He said on the phone that he lived in apartment #2, that the buzzer didn’t work, but that he faced the street and I’d be able to tell which place was his.
I didn’t worry about that when I got to his building on East 71st Street early and sat on the stoop for 10 minutes looking at passers-by and the part of the morning paper I’d brought to read on the train. When I sensed it was time to meet him, I turned to look at both sets of first-floor apartment windows, not knowing what would make his place stand out.
Well, I had to grin to myself. His two window sills were adorned with various kinds of plants and maybe the rest was Richard-made art. I didn’t know. But these weren’t your grandmother’s window boxes for sure. He knew I’d like them. I realized then that his phone voice the day before had been pleased that I would be coming uptown to see and be intrigued by what he’d made.
I called him then on my phone. I didn’t have a pebble to toss against the window. Suddenly there he was in the hallway, and he let me in.
He’s Richard-made art himself. Right from the instant you see him, you see this about him. I mean he’s wearing two good ties, and he had on a good oxford cloth shirt. He could be some eccentric wooden-boat-owner dressed for the porch of the American Hotel in Sag Harbor. He’s got these long forearms and long hands that a baseball player or a golfer would envy. Or you could think sailor about them, too, if you wanted to extend the Sag Harbor metaphor.
But you go inside the apartment and you see that these arms and hands sticking out of the sleeves of his shirt have been busy making art and making an artful place of his apartment. I was there to talk to him and we’re both eager talkers and so that happened naturally, but I could have nosed around his wonderfully cluttered, thickly cluttered, place in silence. “I’m a collector,” Richard Barr says.
If you were opening a restaurant from an earlier era, you’d want this stuff. Fishs Eddy looks like Uniqlo compared to Richard’s place. You want the mix of framed things on the walls. You want everything. You want to ask him about the Jim Croce vinyl album. You want to ask him about the old Donald Trump doll still in its box. You want to ask him about the small bedroom you peeked in with a bed that looks like Gertrude Stein’s bed might have looked or Whitsler’s Father’s. You want to ask him who cleans the place. You do ask him who’s the guy in the big black and white framed photo hanging in the kitchen. And he says that’s his father who was a newspaper editor in the Adirondacks, which is where Richard grew up and where he was given full freedom to roam and where he learned to love nature. And where he realized you could make stuff from what you found in the world.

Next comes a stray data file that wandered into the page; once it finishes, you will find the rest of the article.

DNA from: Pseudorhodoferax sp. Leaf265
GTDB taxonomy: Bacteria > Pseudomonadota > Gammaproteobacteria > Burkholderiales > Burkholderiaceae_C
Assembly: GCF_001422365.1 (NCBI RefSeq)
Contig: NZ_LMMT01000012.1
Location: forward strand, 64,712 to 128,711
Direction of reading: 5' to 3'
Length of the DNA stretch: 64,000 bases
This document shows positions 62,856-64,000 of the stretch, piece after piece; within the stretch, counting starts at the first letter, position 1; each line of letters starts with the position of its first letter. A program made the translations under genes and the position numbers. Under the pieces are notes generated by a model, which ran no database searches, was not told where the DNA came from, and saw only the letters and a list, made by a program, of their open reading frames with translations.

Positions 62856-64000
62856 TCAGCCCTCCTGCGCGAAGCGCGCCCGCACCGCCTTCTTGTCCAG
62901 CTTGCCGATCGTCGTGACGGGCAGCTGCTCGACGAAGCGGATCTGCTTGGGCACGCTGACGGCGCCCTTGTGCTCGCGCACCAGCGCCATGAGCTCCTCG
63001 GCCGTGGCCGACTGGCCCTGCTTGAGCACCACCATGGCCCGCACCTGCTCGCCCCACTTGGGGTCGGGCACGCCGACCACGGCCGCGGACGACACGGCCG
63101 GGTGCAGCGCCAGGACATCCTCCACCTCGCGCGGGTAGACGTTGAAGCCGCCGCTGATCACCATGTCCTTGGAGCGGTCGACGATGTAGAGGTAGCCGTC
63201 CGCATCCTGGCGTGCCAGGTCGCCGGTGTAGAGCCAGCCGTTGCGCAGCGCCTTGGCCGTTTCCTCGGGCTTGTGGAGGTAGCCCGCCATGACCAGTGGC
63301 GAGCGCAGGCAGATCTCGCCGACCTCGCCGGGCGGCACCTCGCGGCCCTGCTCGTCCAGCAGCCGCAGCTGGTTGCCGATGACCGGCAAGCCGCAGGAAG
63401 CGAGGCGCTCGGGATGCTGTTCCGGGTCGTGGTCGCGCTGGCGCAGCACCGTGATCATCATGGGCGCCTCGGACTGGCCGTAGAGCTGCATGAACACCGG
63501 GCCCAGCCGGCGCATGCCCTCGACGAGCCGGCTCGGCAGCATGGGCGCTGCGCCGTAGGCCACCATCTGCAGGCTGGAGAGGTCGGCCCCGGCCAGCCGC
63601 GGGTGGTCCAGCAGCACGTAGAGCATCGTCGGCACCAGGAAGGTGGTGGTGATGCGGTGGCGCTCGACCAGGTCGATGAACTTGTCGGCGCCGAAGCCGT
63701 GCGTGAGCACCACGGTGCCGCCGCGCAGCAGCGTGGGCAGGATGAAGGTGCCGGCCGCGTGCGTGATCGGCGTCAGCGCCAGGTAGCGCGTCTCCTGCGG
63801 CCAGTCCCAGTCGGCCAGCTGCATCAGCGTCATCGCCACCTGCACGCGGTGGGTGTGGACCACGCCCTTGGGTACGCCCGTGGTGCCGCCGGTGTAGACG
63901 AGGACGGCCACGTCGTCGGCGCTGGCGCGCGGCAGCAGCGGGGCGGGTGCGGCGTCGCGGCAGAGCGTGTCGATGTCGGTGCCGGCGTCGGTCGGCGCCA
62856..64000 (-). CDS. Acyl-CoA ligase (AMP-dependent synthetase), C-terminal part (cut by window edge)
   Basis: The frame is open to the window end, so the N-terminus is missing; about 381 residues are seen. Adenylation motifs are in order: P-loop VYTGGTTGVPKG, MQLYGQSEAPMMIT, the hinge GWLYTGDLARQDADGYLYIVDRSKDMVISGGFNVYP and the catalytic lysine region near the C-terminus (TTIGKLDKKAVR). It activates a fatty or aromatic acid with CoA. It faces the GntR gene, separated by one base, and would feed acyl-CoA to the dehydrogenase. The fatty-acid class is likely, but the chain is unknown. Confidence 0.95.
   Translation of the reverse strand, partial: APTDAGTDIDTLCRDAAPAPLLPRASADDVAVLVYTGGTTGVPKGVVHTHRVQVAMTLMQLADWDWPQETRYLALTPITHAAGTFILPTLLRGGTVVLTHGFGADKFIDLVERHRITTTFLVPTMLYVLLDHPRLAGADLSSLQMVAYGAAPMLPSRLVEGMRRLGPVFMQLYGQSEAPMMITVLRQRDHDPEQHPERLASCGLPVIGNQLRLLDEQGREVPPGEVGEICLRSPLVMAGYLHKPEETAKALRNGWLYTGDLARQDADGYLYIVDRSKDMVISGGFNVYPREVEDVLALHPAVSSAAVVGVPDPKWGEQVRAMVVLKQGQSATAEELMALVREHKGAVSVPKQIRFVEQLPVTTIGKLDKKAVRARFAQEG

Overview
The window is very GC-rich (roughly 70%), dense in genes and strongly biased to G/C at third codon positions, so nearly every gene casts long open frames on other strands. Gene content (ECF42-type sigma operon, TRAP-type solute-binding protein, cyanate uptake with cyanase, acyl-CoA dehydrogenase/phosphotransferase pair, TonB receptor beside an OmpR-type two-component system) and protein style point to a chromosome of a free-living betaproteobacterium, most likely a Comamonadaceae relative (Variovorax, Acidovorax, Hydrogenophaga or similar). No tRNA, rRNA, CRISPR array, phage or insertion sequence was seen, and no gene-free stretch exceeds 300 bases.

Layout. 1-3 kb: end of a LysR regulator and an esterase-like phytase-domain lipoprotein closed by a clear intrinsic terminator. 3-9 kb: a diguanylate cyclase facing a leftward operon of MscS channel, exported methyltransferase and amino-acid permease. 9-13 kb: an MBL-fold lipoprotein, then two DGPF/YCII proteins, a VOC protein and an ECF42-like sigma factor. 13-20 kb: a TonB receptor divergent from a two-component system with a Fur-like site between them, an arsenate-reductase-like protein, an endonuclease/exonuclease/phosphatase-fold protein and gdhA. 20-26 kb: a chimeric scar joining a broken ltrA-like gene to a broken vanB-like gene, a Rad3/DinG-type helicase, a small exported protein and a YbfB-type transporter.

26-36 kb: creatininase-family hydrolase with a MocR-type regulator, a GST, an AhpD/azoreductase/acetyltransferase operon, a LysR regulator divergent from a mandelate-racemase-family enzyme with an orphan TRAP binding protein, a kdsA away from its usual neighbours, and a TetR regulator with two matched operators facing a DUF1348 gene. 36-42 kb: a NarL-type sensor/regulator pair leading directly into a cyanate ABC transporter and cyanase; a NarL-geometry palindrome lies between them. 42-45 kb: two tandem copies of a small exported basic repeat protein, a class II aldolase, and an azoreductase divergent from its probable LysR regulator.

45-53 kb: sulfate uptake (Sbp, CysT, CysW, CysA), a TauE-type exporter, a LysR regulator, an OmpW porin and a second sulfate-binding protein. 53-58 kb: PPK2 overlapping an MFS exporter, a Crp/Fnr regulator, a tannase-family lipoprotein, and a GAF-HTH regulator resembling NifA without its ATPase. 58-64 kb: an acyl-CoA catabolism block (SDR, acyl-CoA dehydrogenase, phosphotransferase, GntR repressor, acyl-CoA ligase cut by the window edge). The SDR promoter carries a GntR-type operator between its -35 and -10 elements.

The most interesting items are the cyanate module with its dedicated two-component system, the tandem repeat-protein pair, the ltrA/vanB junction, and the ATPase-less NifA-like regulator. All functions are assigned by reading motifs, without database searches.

When he talks his arms go out and up like Bernie Sanders.
You could listen to him all day. If you met him in a bar, in your drinking days, you’d be doing shots after a while. If it was in the afternoon, the bartender would be listening in to his stories. He’d be fascinated to hear how he knew Andy Warhol or how on a road trip to Florida once, he pulled over to the side of the road and picked up some pieces of truck tires that had blown out. He sensed he could make something out of them. He knew he could. That’s the thing about him.
And that’s the thing that most has his attention now. Those pieces of tires. Shredded pieces of truck tires. He’s made cool-looking bracelets from the stuff. He calls the tire pieces Furys. Not Furies, Furys.
The biggest Fury is the Global Fury. It’s his main thing right now. For that we’ll have to leave the apartment.
You know how you see precarious places where high school seniors have spray painted their school’s initials and their class year? Well Richard’s Global Fury is in a place kind of like that. It’s along a narrow pathway along the FDR that he calls the ‘Low Line.’ It’s one of those places where the cars are whizzing by so close to you that if you were playing pool you’d have to use the short cue. It’s scary. It’s the FDR, remember. You can see in the picture what it’s like. For me it was like walking along one of the mountain-ledge paths you see in movies where the packmules go single file.
Richard isn’t scared at all. His hands have things that they need to do. He fiddles with the Fury, the Global Fury, fixing this and that, rearranging this piece of wire, that piece of tire. Cars beep. People look.